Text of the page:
Updated: December 27th, 2019

The quality of the joining processes undergone by some connectors can be a key factor in component performance. The latest article in our “Connector Basics” series by APEX Electrical Interconnection Consultants covers the basics of connector soldering.

Connector Soldering BasicsMany connectors and related components are subject to joining processes, which primarily involve soldering. Less commonly used joining processes include welding, brazing, and use of organic compounds, both conductive and non-conductive (epoxies, “organic solders,” etc.).

The distinction between soldering and brazing is somewhat arbitrary. Both processes use a filler alloy to join two surfaces without melting the substrates themselves. The basic distinction between brazing and soldering is based on the melting point of the solder (or more generally, on the temperature of the liquidus – the point when the solder is completely liquid). This boundary is commonly set at 840ºF (450ºC); below this temperature the process is considered soldering and above it is considered brazing.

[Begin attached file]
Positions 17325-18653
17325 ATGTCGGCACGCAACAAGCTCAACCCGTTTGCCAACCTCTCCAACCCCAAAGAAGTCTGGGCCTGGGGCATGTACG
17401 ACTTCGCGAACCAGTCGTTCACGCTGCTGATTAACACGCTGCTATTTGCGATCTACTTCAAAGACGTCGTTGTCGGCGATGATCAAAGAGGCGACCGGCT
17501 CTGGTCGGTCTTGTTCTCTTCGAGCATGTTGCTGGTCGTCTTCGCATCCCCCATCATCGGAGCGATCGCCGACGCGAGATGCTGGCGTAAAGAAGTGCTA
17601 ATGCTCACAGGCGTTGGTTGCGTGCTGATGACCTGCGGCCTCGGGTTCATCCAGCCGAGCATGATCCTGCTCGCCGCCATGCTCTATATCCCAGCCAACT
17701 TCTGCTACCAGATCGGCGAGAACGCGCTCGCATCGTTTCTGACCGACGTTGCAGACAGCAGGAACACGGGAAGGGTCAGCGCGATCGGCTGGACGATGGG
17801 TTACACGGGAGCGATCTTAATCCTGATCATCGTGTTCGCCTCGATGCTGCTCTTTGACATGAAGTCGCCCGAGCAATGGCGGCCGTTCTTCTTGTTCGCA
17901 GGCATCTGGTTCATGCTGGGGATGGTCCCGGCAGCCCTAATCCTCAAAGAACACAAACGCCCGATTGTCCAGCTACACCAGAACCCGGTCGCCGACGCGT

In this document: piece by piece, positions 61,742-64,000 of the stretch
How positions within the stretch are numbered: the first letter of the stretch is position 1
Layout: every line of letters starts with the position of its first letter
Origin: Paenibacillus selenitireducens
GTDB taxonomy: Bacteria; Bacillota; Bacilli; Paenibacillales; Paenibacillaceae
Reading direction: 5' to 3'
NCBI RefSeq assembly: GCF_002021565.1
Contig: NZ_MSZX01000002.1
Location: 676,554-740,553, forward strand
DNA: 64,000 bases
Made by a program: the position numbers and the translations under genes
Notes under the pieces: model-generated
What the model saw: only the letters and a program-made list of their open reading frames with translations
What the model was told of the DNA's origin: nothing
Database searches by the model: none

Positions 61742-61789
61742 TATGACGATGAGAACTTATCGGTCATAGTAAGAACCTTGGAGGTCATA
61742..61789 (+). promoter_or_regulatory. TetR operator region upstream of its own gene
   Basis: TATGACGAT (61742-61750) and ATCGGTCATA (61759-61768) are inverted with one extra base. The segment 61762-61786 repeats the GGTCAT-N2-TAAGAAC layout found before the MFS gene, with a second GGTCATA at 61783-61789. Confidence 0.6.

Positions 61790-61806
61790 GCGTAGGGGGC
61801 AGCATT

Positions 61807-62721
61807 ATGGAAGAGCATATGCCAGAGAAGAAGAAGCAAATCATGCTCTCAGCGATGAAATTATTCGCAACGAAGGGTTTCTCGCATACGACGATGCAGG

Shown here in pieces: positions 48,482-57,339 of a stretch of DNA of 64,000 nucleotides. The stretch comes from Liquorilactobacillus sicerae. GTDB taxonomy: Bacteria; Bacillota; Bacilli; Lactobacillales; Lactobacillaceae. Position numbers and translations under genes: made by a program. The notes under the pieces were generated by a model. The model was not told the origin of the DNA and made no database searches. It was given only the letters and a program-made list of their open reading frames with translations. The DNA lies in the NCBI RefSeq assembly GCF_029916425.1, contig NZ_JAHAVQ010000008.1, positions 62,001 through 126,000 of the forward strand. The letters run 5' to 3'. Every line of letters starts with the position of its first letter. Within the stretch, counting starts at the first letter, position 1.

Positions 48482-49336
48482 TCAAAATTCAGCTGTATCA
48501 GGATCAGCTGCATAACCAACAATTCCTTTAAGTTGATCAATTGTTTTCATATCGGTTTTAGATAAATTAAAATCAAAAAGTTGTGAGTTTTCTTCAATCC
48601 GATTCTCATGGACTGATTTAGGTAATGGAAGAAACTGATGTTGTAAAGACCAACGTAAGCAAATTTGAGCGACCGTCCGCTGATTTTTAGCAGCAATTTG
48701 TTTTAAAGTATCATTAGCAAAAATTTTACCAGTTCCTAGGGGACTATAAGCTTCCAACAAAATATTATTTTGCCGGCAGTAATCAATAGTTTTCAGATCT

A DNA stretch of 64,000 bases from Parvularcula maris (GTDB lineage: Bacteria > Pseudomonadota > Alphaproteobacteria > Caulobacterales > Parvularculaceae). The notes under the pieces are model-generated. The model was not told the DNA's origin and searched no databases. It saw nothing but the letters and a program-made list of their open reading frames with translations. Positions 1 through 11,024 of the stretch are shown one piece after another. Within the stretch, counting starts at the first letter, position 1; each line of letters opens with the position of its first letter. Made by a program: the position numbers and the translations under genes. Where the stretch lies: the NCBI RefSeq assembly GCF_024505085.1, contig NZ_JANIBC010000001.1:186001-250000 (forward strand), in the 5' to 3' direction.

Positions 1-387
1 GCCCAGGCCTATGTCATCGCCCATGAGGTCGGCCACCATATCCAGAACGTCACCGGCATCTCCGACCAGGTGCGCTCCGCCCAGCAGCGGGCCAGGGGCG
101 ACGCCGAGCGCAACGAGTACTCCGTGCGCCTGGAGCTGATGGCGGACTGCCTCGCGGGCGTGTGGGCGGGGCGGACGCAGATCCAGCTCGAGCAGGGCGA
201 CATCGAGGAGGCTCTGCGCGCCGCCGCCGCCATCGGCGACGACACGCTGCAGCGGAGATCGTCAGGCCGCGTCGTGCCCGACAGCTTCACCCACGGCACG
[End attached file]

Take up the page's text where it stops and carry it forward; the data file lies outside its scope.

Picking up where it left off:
Wetting and Spreading

At the initial stages of soldering, flux is applied to the substrate to be soldered; the purpose of the flux is to remove any oxide, which enables the molten solder to wet the clean substrate metal. This creates an interface between the liquid solder and the solid substrate that has lower interface energy than the clean metal/flux interface tha